The corrosion of the Caatinga

Wood extraction and use of land for crops and pasture reduce biodiversity and transform the landscape of the badlands

Collecting firewood in the interior of Pernambuco

Ricardo Azoury / Olhar Imagem

Over three scorching days during the second week of March 2018, a team from the Federal University of Pernambuco (UFPE) dug pits in the dry soil of abandoned fields in Catimbau National Park in central Pernambuco to examine the inside of leafcutter ant colonies. The researchers saw that in the area of shallow soil where they dug, the ants had stored organic matter up to 3 meters (m) deep, blocking plants from accessing nutrients and delaying the regeneration of native vegetation. On other expeditions, they found that the density of leafcutter ant colonies increased from two per hectare (ha) in the areas of native vegetation to 15 per ha (1 ha is 10,000 square meters) in areas used for farming or grazing. The leafcutters overlap with other species of ants as the native vegetation is removed.

The proliferation of leafcutter ant colonies highlights the depletion of the Caatinga (semi-arid scrublands) caused by the slow and continuous removal of trees and animals from these wild areas. Because the process involves extraction of small amounts of natural resources, it escapes satellite images, but this practice silently transforms the landscape of the badlands in the Brazilian northeast and increases the risk of desertification. Another visible sign of metamorphosis is the proliferation of invasive plants such as Prosopis juliflora, a type of mesquite tree native to the Andes used for timber and livestock feed. Invasive plants grow rapidly in more open environments and become dominant in abandoned pastures or farmland.

Situated in the municipality of Buíque and spanning 622 square kilometers (km2), Catimbau Park is home to approximately 1,500 people who were living there when the park was created in 2002. These residents use the wild areas to plant corn and beans, raise goats, obtain wood to build fences or to cook, and hunt for food. The UFPE researchers concluded that interventions by these small rural producers have caused the loss of at least a third of the park’s biodiversity, especially with regard to plants.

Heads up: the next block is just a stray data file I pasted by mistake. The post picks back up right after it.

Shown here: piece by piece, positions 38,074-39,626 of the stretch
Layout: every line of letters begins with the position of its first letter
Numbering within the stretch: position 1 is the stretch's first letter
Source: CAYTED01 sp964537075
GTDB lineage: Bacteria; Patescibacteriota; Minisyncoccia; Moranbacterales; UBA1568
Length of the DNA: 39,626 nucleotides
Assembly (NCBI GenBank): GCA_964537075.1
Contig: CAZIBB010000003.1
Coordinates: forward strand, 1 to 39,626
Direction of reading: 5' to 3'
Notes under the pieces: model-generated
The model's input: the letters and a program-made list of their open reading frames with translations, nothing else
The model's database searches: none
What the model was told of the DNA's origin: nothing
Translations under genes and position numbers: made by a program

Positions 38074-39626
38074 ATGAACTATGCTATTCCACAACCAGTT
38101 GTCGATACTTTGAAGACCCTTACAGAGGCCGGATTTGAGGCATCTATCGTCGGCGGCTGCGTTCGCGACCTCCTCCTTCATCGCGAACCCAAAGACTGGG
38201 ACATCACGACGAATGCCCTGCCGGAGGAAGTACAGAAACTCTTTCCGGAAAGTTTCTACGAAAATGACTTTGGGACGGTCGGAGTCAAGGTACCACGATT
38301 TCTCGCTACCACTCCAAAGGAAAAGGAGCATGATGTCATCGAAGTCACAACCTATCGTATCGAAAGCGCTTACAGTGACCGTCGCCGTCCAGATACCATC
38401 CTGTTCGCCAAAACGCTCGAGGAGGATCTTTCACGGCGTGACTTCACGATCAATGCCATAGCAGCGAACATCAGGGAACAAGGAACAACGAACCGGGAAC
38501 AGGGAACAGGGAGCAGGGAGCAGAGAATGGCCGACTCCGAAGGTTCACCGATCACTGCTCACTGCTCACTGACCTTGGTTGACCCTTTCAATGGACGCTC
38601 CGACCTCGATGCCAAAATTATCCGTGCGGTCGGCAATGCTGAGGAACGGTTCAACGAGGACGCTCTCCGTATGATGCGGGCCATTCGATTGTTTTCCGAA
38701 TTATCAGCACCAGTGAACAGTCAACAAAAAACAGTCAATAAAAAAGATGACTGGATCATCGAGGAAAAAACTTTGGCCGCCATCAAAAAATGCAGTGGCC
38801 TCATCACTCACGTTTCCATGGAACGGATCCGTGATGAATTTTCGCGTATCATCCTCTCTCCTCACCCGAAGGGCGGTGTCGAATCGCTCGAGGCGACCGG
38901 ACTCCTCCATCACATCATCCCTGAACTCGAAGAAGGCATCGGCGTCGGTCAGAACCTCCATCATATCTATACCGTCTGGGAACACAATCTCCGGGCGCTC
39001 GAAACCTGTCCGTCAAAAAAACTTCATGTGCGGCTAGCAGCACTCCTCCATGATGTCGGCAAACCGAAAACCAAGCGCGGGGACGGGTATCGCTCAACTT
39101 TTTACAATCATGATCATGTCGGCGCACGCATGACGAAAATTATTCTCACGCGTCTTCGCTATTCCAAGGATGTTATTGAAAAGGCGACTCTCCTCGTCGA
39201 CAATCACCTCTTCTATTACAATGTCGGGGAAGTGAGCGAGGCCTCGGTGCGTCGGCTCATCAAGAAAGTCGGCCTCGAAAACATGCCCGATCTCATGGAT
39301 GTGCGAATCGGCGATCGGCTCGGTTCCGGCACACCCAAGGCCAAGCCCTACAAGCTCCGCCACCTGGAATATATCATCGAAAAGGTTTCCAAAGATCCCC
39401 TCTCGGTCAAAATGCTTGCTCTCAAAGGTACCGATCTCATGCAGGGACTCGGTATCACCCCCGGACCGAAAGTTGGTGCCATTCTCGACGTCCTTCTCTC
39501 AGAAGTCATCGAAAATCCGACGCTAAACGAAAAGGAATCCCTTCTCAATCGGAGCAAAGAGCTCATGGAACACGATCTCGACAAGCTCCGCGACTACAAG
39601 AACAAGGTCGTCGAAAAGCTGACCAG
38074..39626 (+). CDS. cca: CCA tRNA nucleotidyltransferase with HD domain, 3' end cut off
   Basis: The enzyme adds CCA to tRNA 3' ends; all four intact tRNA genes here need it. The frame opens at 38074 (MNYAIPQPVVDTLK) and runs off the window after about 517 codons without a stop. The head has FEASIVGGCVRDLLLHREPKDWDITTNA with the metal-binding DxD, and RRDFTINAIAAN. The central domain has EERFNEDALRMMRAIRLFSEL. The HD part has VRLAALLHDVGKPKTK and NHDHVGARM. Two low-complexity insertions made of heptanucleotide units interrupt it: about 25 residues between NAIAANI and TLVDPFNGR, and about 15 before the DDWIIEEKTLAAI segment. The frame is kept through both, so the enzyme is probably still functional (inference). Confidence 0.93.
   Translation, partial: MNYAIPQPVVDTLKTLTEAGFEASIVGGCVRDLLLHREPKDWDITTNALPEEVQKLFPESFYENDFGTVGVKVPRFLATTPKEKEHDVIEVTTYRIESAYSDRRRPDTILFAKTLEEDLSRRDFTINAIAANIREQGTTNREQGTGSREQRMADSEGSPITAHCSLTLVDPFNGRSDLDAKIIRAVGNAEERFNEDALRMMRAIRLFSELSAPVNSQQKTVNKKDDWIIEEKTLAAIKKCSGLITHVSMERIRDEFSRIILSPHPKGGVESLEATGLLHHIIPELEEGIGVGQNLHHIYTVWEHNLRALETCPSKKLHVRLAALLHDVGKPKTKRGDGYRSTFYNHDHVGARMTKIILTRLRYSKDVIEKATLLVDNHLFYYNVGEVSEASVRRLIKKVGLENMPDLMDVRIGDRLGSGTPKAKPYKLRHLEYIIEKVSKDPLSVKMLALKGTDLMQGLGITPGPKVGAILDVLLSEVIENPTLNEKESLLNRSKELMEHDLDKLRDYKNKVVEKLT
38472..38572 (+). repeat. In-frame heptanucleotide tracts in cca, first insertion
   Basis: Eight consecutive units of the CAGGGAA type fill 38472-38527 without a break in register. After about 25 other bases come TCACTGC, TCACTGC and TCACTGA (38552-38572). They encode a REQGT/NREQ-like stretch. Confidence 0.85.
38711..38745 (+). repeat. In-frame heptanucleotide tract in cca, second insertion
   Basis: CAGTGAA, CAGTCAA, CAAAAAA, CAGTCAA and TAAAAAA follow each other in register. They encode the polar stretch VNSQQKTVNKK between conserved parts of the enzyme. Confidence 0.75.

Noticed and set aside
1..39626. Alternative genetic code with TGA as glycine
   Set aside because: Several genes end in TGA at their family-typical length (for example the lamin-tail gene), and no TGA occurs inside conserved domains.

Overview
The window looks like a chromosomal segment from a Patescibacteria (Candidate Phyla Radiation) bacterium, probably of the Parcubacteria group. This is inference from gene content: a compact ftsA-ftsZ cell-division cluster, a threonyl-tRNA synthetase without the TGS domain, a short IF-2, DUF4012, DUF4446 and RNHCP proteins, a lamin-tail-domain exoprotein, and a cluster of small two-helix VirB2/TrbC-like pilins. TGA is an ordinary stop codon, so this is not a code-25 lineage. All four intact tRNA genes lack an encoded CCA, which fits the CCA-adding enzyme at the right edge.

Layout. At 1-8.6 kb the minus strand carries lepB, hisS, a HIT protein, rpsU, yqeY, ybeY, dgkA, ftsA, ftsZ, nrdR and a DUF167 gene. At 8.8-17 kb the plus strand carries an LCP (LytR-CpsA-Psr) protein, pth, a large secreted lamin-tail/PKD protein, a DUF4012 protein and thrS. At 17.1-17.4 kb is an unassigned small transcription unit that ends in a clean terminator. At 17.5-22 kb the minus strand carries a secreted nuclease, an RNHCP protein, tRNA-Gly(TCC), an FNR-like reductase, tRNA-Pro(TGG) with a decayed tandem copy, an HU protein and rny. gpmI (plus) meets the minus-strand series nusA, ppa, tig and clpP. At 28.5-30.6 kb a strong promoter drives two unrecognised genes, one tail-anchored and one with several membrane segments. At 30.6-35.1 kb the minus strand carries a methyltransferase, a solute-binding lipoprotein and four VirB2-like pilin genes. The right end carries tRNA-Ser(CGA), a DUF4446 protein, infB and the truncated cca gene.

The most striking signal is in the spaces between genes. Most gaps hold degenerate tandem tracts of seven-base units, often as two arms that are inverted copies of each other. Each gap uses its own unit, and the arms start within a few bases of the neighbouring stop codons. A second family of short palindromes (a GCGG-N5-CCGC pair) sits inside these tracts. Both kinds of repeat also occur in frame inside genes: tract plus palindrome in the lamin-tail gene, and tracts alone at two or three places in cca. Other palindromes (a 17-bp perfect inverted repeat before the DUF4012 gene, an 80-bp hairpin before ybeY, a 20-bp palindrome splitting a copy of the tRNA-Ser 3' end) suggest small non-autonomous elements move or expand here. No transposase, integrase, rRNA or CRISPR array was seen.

“This is not an isolated case,” says ecologist Marcelo Tabarelli of UFPE, coordinator of the research group. “The trajectory of degradation, with the transformation of the forest into vegetation dominated by shrubs and then herbaceous species, occurs throughout the Caatinga. The greater the human pressure on the native vegetation and the less water there is, the more impoverished the environment will be, along with the people who survive from it.”

Inara Leal/UFPE Goats fenced in pens eat Caatinga plant species, making regeneration difficultInara Leal/UFPE

Humans have long had an impact on the native vegetation in the interior of northeastern Brazil. In the sixteenth century, the sertão (badlands) region produced meat and food for the inhabitants of the coast, where production of sugarcane was emphasized. After five centuries of economic exploitation, nearly half (45%) of what was originally Caatinga (826,000 km2, the equivalent of 11% of Brazil’s area) has been deforested, mainly by large rural producers.

In the introduction to the 2017 book Caatinga: The Largest Tropical Dry Forest Region in South America, Tabarelli and the biologists Inara Leal and José Maria Cardoso (from UFPE and the University of Miami, respectively) observed that residents of rural communities in the Caatinga depend on the native vegetation to survive, which causes slow and continuous changes to the environment. They state that between local inhabitants, large infrastructure projects, and commercial agriculture, at least 63% of the Caatinga has been impacted by human activities.

Of the 89 families living in Catimbau Park, 85% depend on extraction of wood to cook, according to a 2012 survey by UFPE biologist Laís Rodrigues. The average yearly consumption of firewood was 606 kilograms (kg) per year, the equivalent of 10 ha per year, just to fuel wood stoves. “Within the park,” observes biologist Felipe Melo, a professor at UFPE, “as the government imposes restrictions on land use, the families are poorer and more dependent on natural resources than those outside, but they also can’t leave because they have nowhere to go.”

Outside the environmental protection areas, wood is also extracted to fuel plaster production, as well as pottery kilns, bakeries, and pizzerias. Domestic and commercial consumption translates into an estimated loss of 30 million cubic meters of native forest each year, according to the Brazilian Ministry of the Environment.

The situation is similar in the Northeast’s Atlantic Forest biome. A 2015 study in Global Ecology and Conservation studied 270 families from seven communities in the states of Alagoas, Pernambuco, Rio Grande do Norte, and Paraíba, and registered average firewood consumption of 686 kg per year per person, which implies removal of 2,000 ha of forest per year in the 270 municipalities in the region containing this type of vegetation. “The lower the families’ incomes, the more they depend on extracting firewood,” says Melo. The same phenomenon is reported in forests in semi-arid or desert climates in Africa and India that are home to human communities.